Stardust – Our December read
Stardust is a faerie story, but this does not mean it is for children. It comes from a tradition which is a reaction against urbanisation and mechanisation in Victorian England. Although it is a coming of age story, it is also a story about wonder. The fairy story was the genre that led, through Tolkein, to the modern fantasy story, and yet Gaiman fights valiantly against the pressure to include the tropes of fantasy in this work.
Tristran, in a conventional fantasy, would earn the girl (who would have a title, but perhaps not a name) by smiting the forces of evil. In this case, he’d probably grab his weapon and shove it into the witch, an action which Angela Carter had some thoughts on, back in the day. Fantasy, as a genre, is sadly held back by television, by the need to fit things into a sort of steady groove that doesn’t throw the audience off, although some of the best tellers of modern faerie stories manage to break with this, and they do it by going back to the source material, and focusing on the key ingredients of faerie stories, which I’d argue are liminality and wonder.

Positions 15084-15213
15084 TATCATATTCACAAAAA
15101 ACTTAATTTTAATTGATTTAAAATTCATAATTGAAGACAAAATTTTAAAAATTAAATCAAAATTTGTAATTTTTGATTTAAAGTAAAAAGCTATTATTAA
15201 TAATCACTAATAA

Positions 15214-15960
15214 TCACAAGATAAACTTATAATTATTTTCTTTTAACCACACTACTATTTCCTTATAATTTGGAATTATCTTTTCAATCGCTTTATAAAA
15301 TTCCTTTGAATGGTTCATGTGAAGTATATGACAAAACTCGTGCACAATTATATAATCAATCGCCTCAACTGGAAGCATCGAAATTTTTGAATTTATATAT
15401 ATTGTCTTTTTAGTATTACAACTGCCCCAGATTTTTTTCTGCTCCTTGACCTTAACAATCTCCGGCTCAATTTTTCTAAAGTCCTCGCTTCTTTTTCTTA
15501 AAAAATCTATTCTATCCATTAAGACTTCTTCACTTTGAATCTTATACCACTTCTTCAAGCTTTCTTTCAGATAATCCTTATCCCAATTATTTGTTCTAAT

Liminality is the idea that faeries are creatures of borders. They are drawn to people on the verge of things, travelling from one life stage to another, or from one place to another, or both. These themes are obvious for Tristran, and if you think about it, for Yvain as well, in the book. I’d just like to note the new writers of Doctor Who here, who have said that they are working on a faerie tale, and you see that they have some of the same elements. A crack at the end of the world, and a miraculous man who appears before a wedding are both obvious faerie tropes. I think some of the charm of the new series of Who is that it, like Stardust, has gone back to first principles on faerie tales.
The other element is wonder. Wonder is hard for televised fantasy to do, because spectacle and wonder are different things. When a CGI mammoth crushes a man in Lord of the Rings, I’d argue that’s not wonderful in the slightest. Also, audiences are less open to wonder than when faerie stories were repopularisied in Victorian times. Victorians wanted wonder: they craved to be taken in, and fooled, and made to feel sad, or happy or swept away by stories. The failure to do this was seen as a great flaw in a writer. Many modern readers, though, seem to take a hard and analytical line, in which their inability to be moved, their jadedness, is a sign that they are proper adults reading proper books. Wonder is a hard sell in modern stories, because to feel wonder at a story is to surrender your agency as reader to the author, and let him take you on a trip of his choosing.
I enjoy Stardust, in all its forms, and hope you’ll find this selection for our monthly read as charming as I do.